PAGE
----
McCarthy’s George Santos problem
Top Republicans are performing a balancing act between fully embracing Rep. George Santos (R-N.Y.) and abandoning him to a flurry of investigations and calls to resign.
Why it matters: It’s another headache that House Speaker Kevin McCarthy (R-Calif.) doesn’t need right now as he tries to get his razor-thin GOP majority off the ground following a chaotic speaker battle last week.
- McCarthy said Wednesday that Santos will get committee assignments, telling reporters: "The voters elected him to serve. … In America today, you're innocent until proven guilty."
Driving the news: The Nassau County GOP on Wednesday called for Santos' "immediate resignation" over reports that he fabricated huge swaths of his resume and background on the campaign trail.
- It was joined by Rep. Anthony D'Esposito (R-N.Y.), Santos' fellow Long Island freshman, who, according to the New York Times, said he will press his congressional colleagues to "join me in rejecting him.”
- Reps. Nick Langworthy (R-N.Y.), the chair of the New York GOP, and Nick LaLota (R-N.Y.) followed suit.
- "When you have your local party saying something so vocally, that's not a helpful sign," said Rep. Patrick McHenry (R-N.C.). "But we're going to leave this up ... to the normal legal and ethics process."
Yes, but: Santos is digging in his heels, tweeting: "I was elected to serve the people of [New York's 3rd District] not the party & politicians. ... I will NOT resign!"
- Coming out of a meeting on Wednesday, members of the Republican Steering Committee said the GOP conference will let investigations run their course and treat Santos like any other member.
Zoom in: A Republican aide offered a blunt explanation for McCarthy’s defense of Santos: “We have 222 seats.”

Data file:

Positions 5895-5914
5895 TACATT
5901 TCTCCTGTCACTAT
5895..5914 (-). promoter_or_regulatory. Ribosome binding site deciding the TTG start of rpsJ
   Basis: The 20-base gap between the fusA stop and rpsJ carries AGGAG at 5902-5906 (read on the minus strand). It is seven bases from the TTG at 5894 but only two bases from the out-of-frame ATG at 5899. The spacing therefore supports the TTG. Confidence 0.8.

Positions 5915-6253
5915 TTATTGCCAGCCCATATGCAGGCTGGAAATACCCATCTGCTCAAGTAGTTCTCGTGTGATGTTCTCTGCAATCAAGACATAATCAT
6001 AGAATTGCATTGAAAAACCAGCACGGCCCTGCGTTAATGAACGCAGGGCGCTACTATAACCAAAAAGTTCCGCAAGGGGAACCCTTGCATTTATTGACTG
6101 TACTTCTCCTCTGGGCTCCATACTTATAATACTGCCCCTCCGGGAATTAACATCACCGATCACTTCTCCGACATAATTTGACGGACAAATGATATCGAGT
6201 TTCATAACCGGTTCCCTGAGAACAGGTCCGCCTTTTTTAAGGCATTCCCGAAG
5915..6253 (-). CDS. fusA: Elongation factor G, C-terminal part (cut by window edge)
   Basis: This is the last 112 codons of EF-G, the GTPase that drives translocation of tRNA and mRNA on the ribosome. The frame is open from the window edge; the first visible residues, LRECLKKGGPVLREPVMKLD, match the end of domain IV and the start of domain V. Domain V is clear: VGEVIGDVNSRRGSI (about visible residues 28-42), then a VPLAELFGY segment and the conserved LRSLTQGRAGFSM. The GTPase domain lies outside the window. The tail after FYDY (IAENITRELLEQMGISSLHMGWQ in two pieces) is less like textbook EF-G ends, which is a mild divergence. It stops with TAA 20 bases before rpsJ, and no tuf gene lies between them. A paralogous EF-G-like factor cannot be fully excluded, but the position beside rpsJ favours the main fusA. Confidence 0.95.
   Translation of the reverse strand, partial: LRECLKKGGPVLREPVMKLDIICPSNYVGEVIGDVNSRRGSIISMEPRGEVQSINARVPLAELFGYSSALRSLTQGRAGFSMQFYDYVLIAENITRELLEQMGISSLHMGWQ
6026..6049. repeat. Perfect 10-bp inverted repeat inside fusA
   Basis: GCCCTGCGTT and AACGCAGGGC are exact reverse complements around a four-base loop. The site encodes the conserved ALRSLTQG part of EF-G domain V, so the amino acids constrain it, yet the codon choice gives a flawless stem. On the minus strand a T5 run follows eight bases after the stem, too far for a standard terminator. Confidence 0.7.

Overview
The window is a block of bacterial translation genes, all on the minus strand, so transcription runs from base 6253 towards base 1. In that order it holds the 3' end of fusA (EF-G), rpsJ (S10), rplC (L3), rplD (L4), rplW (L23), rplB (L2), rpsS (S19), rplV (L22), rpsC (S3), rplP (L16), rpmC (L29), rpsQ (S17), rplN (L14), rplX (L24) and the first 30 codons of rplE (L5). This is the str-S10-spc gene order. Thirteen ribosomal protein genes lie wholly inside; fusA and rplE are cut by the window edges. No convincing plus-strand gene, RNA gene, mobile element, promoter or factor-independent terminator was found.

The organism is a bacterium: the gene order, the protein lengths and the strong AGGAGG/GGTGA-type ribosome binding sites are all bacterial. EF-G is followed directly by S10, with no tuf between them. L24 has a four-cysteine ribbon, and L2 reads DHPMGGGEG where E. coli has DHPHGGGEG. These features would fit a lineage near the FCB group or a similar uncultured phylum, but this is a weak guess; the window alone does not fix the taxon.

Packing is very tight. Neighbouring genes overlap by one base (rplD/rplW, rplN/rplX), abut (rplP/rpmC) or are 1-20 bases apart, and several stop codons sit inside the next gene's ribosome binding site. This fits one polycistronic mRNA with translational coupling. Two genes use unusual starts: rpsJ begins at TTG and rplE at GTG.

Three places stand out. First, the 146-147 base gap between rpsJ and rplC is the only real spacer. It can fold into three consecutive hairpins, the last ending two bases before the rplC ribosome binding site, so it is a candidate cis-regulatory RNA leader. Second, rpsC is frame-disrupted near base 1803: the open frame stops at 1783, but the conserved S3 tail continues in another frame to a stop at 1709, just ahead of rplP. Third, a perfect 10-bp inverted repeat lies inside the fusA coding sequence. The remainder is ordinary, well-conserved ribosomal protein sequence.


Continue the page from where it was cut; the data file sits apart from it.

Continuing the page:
- Republicans have just a five-seat majority and the House has a new rule allowing just one member to trigger a vote on removing the speaker.
Santos represents a district that voted for President Biden by 10 points, making his seat one of the bluest held by a Republican.
- That makes the prospect of a special election in his district particularly thorny for Republicans.
- National Republican Congressional Committee Chair Richard Hudson (R-N.C.) said he's "absolutely" confident Republicans could hold Santos' seat if it became vacant.
The other side: Democrats are eagerly trying to keep Santos in the news while tying him to McCarthy.
- Reps. Ritchie Torres (D-N.Y.) and Dan Goldman (D-N.Y.) filed a complaint against Santos to the Ethics Committee on Tuesday and made a point of hand-delivering it to his office.
- "If George Santos wasn't seated, what would the math have been for Speaker McCarthy," said House Democratic Caucus Chair Pete Aguilar (D-Calif.) at a press conference on Tuesday, referring to McCarthy's election as speaker.
- "That's the only reason why [Santos] was seated, to give [him] that ability to vote for Kevin McCarthy. So let's call this exactly what it is."